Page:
And most disturbing of all, to the one who rejects God as God, Revelation 14 says, “he also will drink the wine of God’s wrath, poured full strength into the cup of his anger, and he will be tormented with fire and sulfur in the presence of the holy angels and in the presence of the Lamb. 11 And the smoke of their torment goes up forever and ever, and they have no rest, day or night (Revelation 14:10-11).

There are many more passages that speak to the eternal destruction that awaits all who do not hope in Jesus, but it is hard to stomach even these. The simple fact remains that this is the nature of the death that we all deserve on account of our sin. This is what God meant on the first pages of Genesis when He said, “If you eat of this you will surely die.” This is what Paul meant when he declared, “The wages of sin is death.” Ignoring this or watering it down does not help anyone, and it certainly doesn’t help us see the worthiness of God or the need for tools like Advent to seek it, love it, and proclaim it to the ends of the earth.

Grace, once again, Advent doesn’t even make sense apart from understanding that this eternal destruction is what we all deserve. The two comings of Jesus aren’t good news at all until we come to grips with the fact that they are about accomplishing and completing the Salvation of God from this kind of terrible destruction. It is uncomfortable to consider these things, but it is also necessary if we are to receive the Grace of God that has come and will come again. Advent is one way to learn and learn to appreciate all of this.

Eternal destruction is one of the two paths that all people, living and dead, will take when Jesus returns.

The Path of Faith – Eternal Reward

The other path, the only other path, is that of eternal reward. The Bible is clear on the reality and nature of the eternal destruction that awaits all who do not hope in God. It is equally clear on the reality and nature of all who trust in Jesus.

Upon His return, to those who in faith love as Jesus loves, Jesus will say, ” ‘Come, you who are blessed by my Father, inherit the kingdom prepared for you from the foundation of the world” (Matthew 25:34).

In Hebrews we read, “Christ, having been offered once to bear the sins of many, will appear a second time, not to deal with sin but to save those who are eagerly waiting for him” (Hebrews 9:28).

Our text for this morning states it simply, “16 For the Lord himself will descend from heaven with a cry of command, with the voice of an archangel, and with the sound of the trumpet of God. And the dead in Christ will rise first. 17 Then we who are alive, who are left, will be caught up together with them in the clouds to meet the Lord in the air, and so we will always be with the Lord.”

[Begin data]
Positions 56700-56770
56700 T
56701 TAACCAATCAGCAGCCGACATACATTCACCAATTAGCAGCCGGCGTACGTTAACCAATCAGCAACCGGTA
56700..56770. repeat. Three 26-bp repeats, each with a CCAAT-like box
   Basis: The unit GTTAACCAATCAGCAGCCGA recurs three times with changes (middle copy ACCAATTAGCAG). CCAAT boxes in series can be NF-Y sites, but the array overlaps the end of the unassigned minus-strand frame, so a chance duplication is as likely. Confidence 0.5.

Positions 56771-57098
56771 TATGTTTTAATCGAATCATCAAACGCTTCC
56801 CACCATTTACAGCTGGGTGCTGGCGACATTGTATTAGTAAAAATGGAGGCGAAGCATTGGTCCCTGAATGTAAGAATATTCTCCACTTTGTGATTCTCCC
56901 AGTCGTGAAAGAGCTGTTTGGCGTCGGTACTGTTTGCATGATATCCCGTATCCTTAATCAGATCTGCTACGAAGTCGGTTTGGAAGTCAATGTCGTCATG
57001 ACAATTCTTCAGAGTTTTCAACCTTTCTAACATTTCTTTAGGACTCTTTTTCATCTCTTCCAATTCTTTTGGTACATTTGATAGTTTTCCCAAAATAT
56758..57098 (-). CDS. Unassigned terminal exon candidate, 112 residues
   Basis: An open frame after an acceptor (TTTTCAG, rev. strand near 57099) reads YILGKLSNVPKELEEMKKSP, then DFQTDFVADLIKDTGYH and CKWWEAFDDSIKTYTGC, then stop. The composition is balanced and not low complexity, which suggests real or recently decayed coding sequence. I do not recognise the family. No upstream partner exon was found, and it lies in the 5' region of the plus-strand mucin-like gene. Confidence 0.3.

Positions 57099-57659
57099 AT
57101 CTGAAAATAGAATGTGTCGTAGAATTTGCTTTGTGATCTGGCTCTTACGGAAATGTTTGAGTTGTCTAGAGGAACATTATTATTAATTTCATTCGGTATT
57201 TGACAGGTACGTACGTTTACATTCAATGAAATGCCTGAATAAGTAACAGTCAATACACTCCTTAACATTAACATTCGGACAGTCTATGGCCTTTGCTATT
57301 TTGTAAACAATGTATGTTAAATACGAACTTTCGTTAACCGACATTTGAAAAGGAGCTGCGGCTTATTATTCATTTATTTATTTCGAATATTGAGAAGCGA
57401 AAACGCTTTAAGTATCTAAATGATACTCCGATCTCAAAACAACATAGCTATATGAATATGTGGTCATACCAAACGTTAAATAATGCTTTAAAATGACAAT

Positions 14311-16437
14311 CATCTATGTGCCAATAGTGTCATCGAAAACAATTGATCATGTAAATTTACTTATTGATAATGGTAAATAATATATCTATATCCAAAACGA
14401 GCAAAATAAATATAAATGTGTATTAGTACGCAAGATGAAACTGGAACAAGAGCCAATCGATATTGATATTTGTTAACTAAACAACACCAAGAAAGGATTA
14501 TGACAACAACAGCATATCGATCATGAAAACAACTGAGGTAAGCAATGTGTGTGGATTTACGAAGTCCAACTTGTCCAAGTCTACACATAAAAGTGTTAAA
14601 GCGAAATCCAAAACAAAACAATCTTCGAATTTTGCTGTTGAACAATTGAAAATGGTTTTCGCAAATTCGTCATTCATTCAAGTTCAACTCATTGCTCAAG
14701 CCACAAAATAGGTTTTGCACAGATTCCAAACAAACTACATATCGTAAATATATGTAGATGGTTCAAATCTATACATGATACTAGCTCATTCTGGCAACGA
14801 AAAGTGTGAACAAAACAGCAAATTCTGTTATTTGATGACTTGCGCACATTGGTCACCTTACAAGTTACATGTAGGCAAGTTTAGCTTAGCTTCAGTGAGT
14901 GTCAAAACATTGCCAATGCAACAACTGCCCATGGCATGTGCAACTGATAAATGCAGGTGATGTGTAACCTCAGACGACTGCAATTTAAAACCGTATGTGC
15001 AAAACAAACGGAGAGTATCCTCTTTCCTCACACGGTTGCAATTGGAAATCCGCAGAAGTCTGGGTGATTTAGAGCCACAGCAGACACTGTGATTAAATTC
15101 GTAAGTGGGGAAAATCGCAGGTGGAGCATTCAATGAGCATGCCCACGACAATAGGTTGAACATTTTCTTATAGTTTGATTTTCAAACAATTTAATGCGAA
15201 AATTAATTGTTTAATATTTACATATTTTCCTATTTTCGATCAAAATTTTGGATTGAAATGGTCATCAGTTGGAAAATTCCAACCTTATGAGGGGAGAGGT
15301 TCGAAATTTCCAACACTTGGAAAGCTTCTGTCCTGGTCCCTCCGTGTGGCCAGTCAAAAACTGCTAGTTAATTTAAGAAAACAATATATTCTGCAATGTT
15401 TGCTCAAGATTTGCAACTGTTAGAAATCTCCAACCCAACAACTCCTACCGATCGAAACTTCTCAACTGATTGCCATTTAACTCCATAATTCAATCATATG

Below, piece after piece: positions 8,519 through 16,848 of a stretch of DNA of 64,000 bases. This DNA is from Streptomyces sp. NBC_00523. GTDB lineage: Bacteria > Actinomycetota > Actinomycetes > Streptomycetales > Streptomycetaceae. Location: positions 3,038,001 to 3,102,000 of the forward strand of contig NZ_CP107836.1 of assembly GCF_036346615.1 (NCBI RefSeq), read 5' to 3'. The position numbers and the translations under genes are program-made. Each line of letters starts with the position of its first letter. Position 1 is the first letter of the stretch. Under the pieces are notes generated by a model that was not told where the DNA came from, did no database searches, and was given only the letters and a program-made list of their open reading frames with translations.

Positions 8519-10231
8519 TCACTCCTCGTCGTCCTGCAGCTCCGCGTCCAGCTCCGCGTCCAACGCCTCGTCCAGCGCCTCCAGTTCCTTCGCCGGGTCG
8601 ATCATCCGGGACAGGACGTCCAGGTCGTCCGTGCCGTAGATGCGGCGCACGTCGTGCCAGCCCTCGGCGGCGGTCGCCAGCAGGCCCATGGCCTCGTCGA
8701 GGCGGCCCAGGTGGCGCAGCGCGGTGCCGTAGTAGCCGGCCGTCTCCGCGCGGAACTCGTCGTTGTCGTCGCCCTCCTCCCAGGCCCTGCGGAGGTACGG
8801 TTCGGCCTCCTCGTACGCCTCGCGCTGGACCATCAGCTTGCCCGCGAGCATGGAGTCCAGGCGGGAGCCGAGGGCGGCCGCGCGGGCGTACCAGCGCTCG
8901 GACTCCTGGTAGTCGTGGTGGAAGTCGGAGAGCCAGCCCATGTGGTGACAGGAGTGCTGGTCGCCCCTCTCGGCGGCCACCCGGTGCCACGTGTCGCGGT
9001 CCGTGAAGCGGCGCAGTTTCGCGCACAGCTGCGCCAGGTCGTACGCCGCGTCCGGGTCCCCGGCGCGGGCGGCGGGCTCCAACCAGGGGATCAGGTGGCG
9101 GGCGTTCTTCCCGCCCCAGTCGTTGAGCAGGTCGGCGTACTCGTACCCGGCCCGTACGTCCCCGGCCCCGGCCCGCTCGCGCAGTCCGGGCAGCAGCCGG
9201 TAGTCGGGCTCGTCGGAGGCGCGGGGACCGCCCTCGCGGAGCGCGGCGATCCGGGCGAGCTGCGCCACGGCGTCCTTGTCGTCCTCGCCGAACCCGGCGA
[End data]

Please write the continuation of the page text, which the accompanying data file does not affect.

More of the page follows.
Peter describes the eternal reward, which will be distributed at Christ’s return, like this, “Blessed be the God and Father of our Lord Jesus Christ! According to his great mercy, he has caused us to be born again to a living hope through the resurrection of Jesus Christ from the dead, 4 to an inheritance that is imperishable, undefiled, and unfading, kept in heaven for you, 5 who by God’s power are being guarded through faith for a salvation ready to be revealed in the last time” (1 Peter 1:3-5).

And perhaps most familiar and beautiful of all, in Revelation 21:3-4 we read of the destination of those who walk the path of faith, “Behold, the dwelling place of God is with man. He will dwell with them, and they will be his people, and God himself will be with them as their God. 4 He will wipe away every tear from their eyes, and death shall be no more, neither shall there be mourning, nor crying, nor pain anymore, for the former things have passed away.”

How terrible is the wrath of God? How awesome is the blessing?

Jesus’ second coming will be either very, very bad news or very, very good news. The great question before us, then, is how to know which it will be for us. Many have stumbled by believing that the good news is for those who do enough good things or avoid enough bad things. Many have stumbled by believing that the good news is for those who are able in some way to earn God’s favor. Still others have stumbled by believing they’ve already been so bad that Jesus’ return can only mean bad news for them.

The good news of the Christian faith is simply this: “by grace you have been saved through faith. And this is not your own doing; it is the gift of God, 9 not a result of works, so that no one may boast” (Ephesians 2:8-9). Wrath and fury will be for all who refused to acknowledge God as God, sin as sin, and death as just. Eternal life will be reserved for those who have believed in Jesus and receive His gospel of grace. Advent, once again, is the great reminder of these great promises.


So what does all of this have to do with the way we actually approach Advent? Once again, Advent is an intentional time in the Church calendar that we set aside to focus on and apply these things to our lives. In particular, I want to close by calling you all to spend Advent meditating on these things, cultivating a heart for them, and then demonstrating your belief in them to the world.